Hard mode insei training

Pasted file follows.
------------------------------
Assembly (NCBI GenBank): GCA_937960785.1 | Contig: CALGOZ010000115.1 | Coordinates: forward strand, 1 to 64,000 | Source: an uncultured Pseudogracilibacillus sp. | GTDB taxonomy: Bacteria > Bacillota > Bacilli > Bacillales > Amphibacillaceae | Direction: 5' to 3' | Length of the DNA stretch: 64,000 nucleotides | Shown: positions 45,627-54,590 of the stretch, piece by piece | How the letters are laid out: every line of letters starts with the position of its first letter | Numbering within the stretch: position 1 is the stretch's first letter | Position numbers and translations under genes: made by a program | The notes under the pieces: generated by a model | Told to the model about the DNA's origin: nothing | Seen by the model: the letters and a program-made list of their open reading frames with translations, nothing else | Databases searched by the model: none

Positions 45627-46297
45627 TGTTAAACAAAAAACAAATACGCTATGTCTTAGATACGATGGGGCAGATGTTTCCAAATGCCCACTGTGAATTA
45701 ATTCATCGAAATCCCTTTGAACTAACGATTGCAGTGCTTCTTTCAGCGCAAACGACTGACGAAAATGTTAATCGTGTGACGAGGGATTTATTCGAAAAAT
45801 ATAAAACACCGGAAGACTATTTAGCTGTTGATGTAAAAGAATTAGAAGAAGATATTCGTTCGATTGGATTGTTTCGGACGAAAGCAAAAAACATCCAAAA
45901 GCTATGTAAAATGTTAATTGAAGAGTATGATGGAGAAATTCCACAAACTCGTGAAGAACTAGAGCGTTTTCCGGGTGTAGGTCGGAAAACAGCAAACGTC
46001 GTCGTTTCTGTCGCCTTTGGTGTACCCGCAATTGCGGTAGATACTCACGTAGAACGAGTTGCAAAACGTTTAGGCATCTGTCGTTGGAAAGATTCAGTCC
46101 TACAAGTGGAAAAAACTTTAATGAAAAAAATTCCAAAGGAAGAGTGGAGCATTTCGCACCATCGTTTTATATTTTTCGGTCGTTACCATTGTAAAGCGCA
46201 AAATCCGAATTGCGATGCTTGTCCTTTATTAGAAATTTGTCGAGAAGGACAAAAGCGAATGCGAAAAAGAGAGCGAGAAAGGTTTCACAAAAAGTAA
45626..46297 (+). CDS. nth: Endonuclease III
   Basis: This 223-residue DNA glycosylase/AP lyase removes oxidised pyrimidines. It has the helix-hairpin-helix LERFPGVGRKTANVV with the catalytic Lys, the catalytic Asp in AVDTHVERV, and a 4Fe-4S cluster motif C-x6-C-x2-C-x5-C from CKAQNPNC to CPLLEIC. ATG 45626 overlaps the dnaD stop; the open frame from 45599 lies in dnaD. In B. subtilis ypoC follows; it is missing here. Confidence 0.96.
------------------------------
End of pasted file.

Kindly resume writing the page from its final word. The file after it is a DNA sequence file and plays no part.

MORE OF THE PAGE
The May insei leagues started last weekend. I again scored reasonably well with a 5-1 result, which currently puts me on the shared second place (this time with good promotion prospects, as the two insei sharing the place with me have lower positions in the league). Meanwhile in the D class, Leon from Germany performed a little below average with four wins and six losses. On the plus side for Leon, however, he was the first to score a win against one of April’s new insei, who had gotten something like 44 straight wins last month, and who was winning all of his games in the D class as well. For a quick comparison, two and a half years ago I lost three games in the E class. Because the readers no doubt would find Leon’s game interesting, I’m including it along with the English class teachers’ comments in this blog post. Last weekend, the U20 Globis cup was won by the Japanese Ichiriki Ryō 7 dan, a former participant in the Nihon Ki-in English class, and the second place got taken by Kyo Kagen 2 dan, of Taiwanese origin but playing for Japan. If I remember right, I saw a remark in a Japanese go newspaper or magazine that the last time Japan got a double win in an international professional tournament was over ten years ago. It is no wonder, then, that the Japanese go world is currently in high spirits. Last Monday me and Leon went for a visit to the Ichikawa go dojo, owned by Mimura Tomoyasu 9 dan, who was kind enough to invite both of us in. While Leon is returning to Germany already after June, I’m considering if I should continue my regular training in Ichikawa; not only is the dojo an optimal place for studying and its teacher incredibly nice, but it currently also has two B class insei. The only downside is that it takes me some 40-50 minutes to get there. As for the title of the blog post, that is something that came up recently in a talk with my teacher. As this time my goal is to actually become pro (instead of getting more experience like two years ago), my training is of course to be more rigid than before. Instead of just getting good results, I should strive for the content of my games to be good; after showing a few of my last weekend’s games, though 5-1 could hardly be called a bad result, I got a great deal of criticism for my moves and decisions. Finally, I was warned to not accept any compliments that I might hear from other professionals who see my games, as the Japanese have their culture of not speaking their mind in a direct fashion. It is also interesting to see how many mistakes one can still fit into a game even at this level of play. Below is an example from one of my insei games last weekend, which was a fairly comfortable and uneventful win. As I need to include some variations this time around, for a change I will go back to using move diagrams. I am playing white. Antti-insei_fig1 Up to black 17 we have an opening that at least I haven’t seen before. By the time white gets the cut of 14, he seems to have a comfortable position, but white still needs to be careful with his handling of the two top-left corner stones. White 18, while looking like a tesuji for sabaki, is dangerous. It might well be something that could be found in a bloody Chinese or Korean professional game, but it would have to be backed up by a lot of reading; and still, it would be making things unnecessarily complicated for white. Instead— Antti-insei_dia1 White should probably attach with 1 as in Dia 1, after which the sequence up to 8 could be expected, and white could take sente to for example claim 9 on the right side. The top-side result is in general favourable for white like this, apparent when comparing the white top-right corner with the black top-left corner and the white top-left corner group with the black top-right corner group. Antti-insei_fig2 While black found the most severe way to cut white back in Figure 1, black 23 and 25 in Figure 2 are vulgar. Up to 35, white lives easily on the top side with a good deal of territory. I had thought that cutting with white 36 and 38 then would come as a natural continuation, but it is not an interesting way for white to play at all; white’s top-side group gets confined in, and black can make relatively good shape on the outside with 43. Instead of 36— Antti-insei_dia2 White should move out directly with 1 in Dia 2. This way, white could force black to make bad shape with 4 by playing the atari of white 3, and up to white 13, white would live comfortably on both sides. Antti-insei_fig3 Continuing from Figure 2, white attached at 44 to make sabaki on the left side, similar to white 1 in Dia 2. This time black was forced to go back to capture a white stone with 47, and by the time white gets to extend to 52, he anyway lives comfortably. However, in the process black also got thick shape in the centre, so he wasn’t too badly off. White 64 was a simple reading mistake. Instead— Antti-insei_dia3 It was possible for white to connect with 1; even if black cut with 2 and 4 afterwards, white would keep his shape intact with 3 and 5. This way, white is also bound to get A in sente, which means something of a ten-point advantage over the actual game. Stronger readers might notice that black can prevent white A by forcing black B, white C and black D in sente, but in that case black loses the sente block at E, which is bigger. Back in Figure 3, black played tenuki to 65 too early; he should first block at 66 in sente. Now that white got to exchange 66 for black 67 in sente, white profited by about five points. Antti-insei_fig4 The game continued in a relatively normal fashion, as in Figure 4, up to black 75. Black again went for complications there; when white responded with the sabaki move of 76, black again responded in the most severe way with the cut of 77. Up to 85, white was content to fix his shape in sente, going back to connect at 86. Black then again went to challenge white with the tesuji-ish move of 87, forgetting about the endgame technique mentioned in Dia 3. White then found the time to exchange 88 for black 89, which meant a free profit of three points. Antti-insei_fig5 The rest of the game was fairly straightforward. While white’s play was far from optimal, he was still able to capitalize on black’s problems with timing, and by 142 white had generated a lead of almost 20 points. Upon seeing white 142, black resigned. Below is the Eidogo-plugin version of the game.